Not every business will be able to battle through the headwinds we’re currently facing – for some, market pressures can make the business model unviable in its current form. For many, the only way to secure a long-term future for the firm is to undertake a restructuring process.

There are a host of restructuring options available. Popular routes include refinancing, debt rescheduling and a Company Voluntary Arrangement (CVA), which is often used by retailers to strike a deal with landlords to reduce rents or change leases on stores. However, another tool was recently introduced in the Corporate Insolvency and Governance Act (CIGA) named the ‘Restructuring Plan,’ which may well be a more flexible and practical tool for businesses.

What is a Restructuring Plan?

A restructuring plan is an agreement between a company and its creditors to reorganise the business, which is then legally approved by a court. Creditors are split into classes based on their rights against the company. Each class will be deemed to have approved the plan if 75% of that class votes in favour.
Creditors vote to approve the deal, which must have the backing of the holders of at least 75% of the company’s debts. A business can propose a restructuring plan to creditors if it is judged to be “likely to encounter financial difficulties that are affecting, will or may affect, its ability to carry on business as a going concern.”

Since their introduction, restructuring plans have mostly been used by large firms with international operations and complex financial arrangements. Notable examples including Virgin Atlantic Airways and Pizza Express. However, more recently, courts have shown that they can be flexible about the amount of financial evidence required in cases like these, reducing the costs involved and opening the door to SMEs to use restructuring plans too.

How does a restructuring plan work?

For any firm experiencing operational difficulties, it’s important to act before warning signs become bigger problems. In this case, the first step would be approaching a specialist advisor who can deem a restructuring plan as an appropriate route. The process starts when a firm issues a Plan Practice Statement Letter, which lays out the proposed restructuring plan to its creditors and the court, including cash flow analysis and an independent valuation of all assets.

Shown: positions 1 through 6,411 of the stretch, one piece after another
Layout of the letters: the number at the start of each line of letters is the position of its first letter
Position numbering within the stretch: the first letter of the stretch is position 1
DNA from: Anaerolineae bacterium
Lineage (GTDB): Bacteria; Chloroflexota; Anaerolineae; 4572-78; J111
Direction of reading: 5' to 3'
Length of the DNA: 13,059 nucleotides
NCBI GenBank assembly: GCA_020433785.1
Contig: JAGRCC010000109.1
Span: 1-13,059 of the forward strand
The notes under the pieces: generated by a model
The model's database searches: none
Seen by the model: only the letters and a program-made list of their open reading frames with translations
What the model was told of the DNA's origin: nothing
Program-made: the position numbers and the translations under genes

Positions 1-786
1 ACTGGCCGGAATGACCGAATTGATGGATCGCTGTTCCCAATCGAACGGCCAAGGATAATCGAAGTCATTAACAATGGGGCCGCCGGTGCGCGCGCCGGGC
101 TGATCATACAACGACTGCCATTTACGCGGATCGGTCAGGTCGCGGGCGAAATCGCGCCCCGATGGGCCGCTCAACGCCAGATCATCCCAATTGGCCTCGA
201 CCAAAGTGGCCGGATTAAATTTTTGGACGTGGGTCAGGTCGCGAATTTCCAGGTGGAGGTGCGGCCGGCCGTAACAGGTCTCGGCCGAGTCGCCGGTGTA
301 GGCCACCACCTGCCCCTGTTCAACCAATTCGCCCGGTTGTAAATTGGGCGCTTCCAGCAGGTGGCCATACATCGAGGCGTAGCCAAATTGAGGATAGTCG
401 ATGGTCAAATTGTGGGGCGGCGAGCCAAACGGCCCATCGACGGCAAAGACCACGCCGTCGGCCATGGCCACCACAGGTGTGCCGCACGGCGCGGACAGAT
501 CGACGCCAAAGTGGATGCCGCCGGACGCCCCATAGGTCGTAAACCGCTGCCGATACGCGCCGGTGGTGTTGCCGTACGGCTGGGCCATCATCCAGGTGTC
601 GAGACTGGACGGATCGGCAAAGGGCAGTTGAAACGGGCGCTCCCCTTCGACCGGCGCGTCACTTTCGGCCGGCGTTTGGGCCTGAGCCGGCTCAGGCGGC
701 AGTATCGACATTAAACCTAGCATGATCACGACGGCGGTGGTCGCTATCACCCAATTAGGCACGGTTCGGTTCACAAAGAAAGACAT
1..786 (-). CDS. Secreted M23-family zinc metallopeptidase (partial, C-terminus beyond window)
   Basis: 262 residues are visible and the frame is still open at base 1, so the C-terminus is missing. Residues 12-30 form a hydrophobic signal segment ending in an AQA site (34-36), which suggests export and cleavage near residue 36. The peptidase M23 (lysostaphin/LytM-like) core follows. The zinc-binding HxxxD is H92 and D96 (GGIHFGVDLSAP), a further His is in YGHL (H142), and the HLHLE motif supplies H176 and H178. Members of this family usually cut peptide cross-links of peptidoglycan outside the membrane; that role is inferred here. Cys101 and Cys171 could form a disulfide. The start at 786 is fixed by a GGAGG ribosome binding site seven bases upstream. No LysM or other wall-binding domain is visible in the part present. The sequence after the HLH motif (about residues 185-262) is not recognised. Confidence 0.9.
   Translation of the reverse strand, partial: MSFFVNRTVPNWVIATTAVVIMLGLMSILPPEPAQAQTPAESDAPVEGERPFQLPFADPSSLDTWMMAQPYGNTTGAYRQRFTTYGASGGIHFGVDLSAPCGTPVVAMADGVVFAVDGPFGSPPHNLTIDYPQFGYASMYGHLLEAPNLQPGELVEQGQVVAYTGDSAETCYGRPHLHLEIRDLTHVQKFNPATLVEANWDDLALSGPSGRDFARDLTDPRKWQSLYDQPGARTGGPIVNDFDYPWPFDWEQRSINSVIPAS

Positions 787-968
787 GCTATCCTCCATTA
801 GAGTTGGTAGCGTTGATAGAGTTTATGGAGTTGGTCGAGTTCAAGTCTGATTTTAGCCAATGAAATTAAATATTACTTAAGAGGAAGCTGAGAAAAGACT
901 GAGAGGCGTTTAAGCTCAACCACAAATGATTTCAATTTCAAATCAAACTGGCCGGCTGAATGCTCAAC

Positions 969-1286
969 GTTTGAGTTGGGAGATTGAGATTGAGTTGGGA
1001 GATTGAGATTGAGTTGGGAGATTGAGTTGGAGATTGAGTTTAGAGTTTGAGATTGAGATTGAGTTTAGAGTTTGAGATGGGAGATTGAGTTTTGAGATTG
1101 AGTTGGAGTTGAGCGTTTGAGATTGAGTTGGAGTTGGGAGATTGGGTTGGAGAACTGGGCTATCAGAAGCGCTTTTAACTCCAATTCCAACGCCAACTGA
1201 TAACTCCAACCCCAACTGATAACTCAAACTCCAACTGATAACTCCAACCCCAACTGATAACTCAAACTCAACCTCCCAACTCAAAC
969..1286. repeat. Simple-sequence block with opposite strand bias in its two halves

It might ask creditors to write off a proportion of the money they are owed or take equity in the business instead of cash, for example. This is followed by an initial court hearing to consider whether technical aspects of the plan are in order, called the convening hearing.

Once that is confirmed, all parties then get an opportunity to review the proposed plan and vote on whether to either approve or reject it. However, the key way in which the new restructuring plans offer greater flexibility, is that they can still be pushed through, even if one or more creditor objects. This is only possible as long as none of the objectors would be any worse off under the plan than they would be under an alternative restructuring process, like a CVA for example. That means that in cases where the 75% approval threshold isn’t met, a judge can decide to ‘cram down’ the views of those stakeholders who object to the plan and approve it anyway, if they think it is broadly fair to everyone involved.

It is this feature which sets the restructuring plan apart from less flexible alternatives. So far, the average length of time for a plan to be approved has been around 10 weeks, but these have typically been for very large organisations. We expect this to keep falling dramatically as advisors become more experienced with the process and the option becomes more openly available to smaller firms.

This can provide a nimble alternative option for firms looking to turn over a new leaf and start afresh, without the resources to pursue lengthier, drawn out processes such as a CVA. This may act as a lifeline for many firms looking to navigate the headwinds of the coming months.

With this in mind, it’s worth noting that the restructuring plan is still a relatively new and complicated process, that can often involve a large amount of financial and legal due diligence. As with any other restructuring option, we wouldn’t advise businesses to take this route alone. Having an experienced advisor on your team can help to turn your restructuring plan into a reality.

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